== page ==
People Experiencing Disability Paying the Price for Systemic Underfunding

About SARC and the Disability Service Sector

SARC is an association of 100+ Member Agencies; over 75 of them provide essential daily services to thousands of people experiencing disability in Saskatchewan. Employees working in the Disability Service sector support individuals to live at home, thrive at work, and be engaged citizens in their community.

The Issues

Skilled employees are leaving because they feel devalued in terms of pay, benefits, and general recognition of the risks associated with their positions and for the level of skill required for the work they do. The 2021 provincial average for staff turnover in the Disability Service sector was 29% for all staff and 32% for Direct Support Professionals. This is a significant increase from 2020 when the staff turnover rate was 21% overall and 23% for Direct Support Professionals.

SARC has been profiling the risk of rising turnover rates without adequate investments into the sector, and the problems we predicted are here and are getting worse.

Organizations that operate in the Disability Service sector continue to struggle to recruit and retain quality employees, leaving the people supported in the sector at risk.

Employees are leaving to take similar jobs, primarily Continuing Care Assistant positions in the healthcare sector, that pay better base wages, offer shift premiums, and provide more robust benefits.

A Direct Support Professional is a Skilled Position Delivering Essential Services

People experiencing disability who rely on Direct Support Professionals for personal care, independent living supports, and community inclusion opportunities are being subjected to a revolving door of support staff – it’s disrespectful and dangerous. 

The Direct Support Professional position is very unique, drawing skills from multiple other professions in order to support people experiencing disability to lead healthy, safe, and fulfilling lives in their community.

Direct Support Professionals are the first response of physical and mental health services in both routine and crisis situations. This requires them to administer and document medications; perform specialized medical procedures; navigate the healthcare system; advocate for and connect their clients to basic medical, specialist, and therapeutic appointments; and be the first responder in emergency situations.

Employees require skills to identify triggers and solutions when supporting people who display challenging and potentially harmful or dangerous behaviours.

Direct Support Professionals support people through all aspects of their lives, including challenges faced with mental health, addictions, and interactions with the justice system (and these issues are on an upward trend in the sector). They are supporters and advocates who must and will always be there for the individual.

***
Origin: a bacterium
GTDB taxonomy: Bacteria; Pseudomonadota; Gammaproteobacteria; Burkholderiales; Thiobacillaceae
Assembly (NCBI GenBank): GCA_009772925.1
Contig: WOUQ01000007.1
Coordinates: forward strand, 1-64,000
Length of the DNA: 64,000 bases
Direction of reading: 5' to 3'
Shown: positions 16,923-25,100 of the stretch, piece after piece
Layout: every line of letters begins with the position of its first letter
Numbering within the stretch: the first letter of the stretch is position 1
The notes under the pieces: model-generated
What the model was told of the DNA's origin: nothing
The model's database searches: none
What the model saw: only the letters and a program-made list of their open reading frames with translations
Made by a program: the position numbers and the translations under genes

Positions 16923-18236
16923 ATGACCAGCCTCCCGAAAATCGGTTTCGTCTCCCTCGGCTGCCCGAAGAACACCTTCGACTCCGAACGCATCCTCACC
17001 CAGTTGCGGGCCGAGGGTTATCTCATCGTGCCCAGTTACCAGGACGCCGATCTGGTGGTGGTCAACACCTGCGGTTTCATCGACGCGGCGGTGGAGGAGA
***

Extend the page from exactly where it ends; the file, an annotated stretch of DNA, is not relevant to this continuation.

Employees often work alone, which poses additional risks and requires sound judgment.

Direct Support Professionals’ work is physically strenuous. It often involves lifting and moving people in the performance of daily activities, such as bathing and assisting with mobility.

Employees must be proficient in multiple forms of communication and documentation skills, as they are required to understand and convey complex medical information, skill development, goal progress, and behavioural analysis; they deal with a large burden of paperwork, essential to regulatory compliance.

Direct Support Professionals need to be highly adaptable in order to support each individual’s unique needs and choices; it is an enormous responsibility to play a supporting role for people as they make very personal and sometimes complex decisions about their own lives.

What Is Being Done in Other Sectors

The Government of Saskatchewan has put numerous strategies into place over the last few months to support recruitment and retention challenges in the Health and Early Learning sectors. Despite several years of advocating for meaningful initiatives and investments to improve recruitment and retention in the Disability Service sector, we are still waiting.

What We are Asking For

SARC and SARC Members in the Disability Service sector asking the provincial government for:

✓ Wage parity between the Direct Support Professional position in the Disability Service sector and the Continuing Care Assistant position in the Health sector

✓ A comprehensive recruitment and retention strategy for the Disability Service sector

Get Involved

If you would like to learn more, please contact

If you would like to support this initiative, please write a letter or send an email to the Minister of Social Services and your MLA


Please Note: The included information is for reference only, and SARC and its Members, their employers, officers, and Directors assume and accept no liability for any consequences arising from the use, non-use, accuracy, or legal compliance of any of the information, tools, or resources provided.

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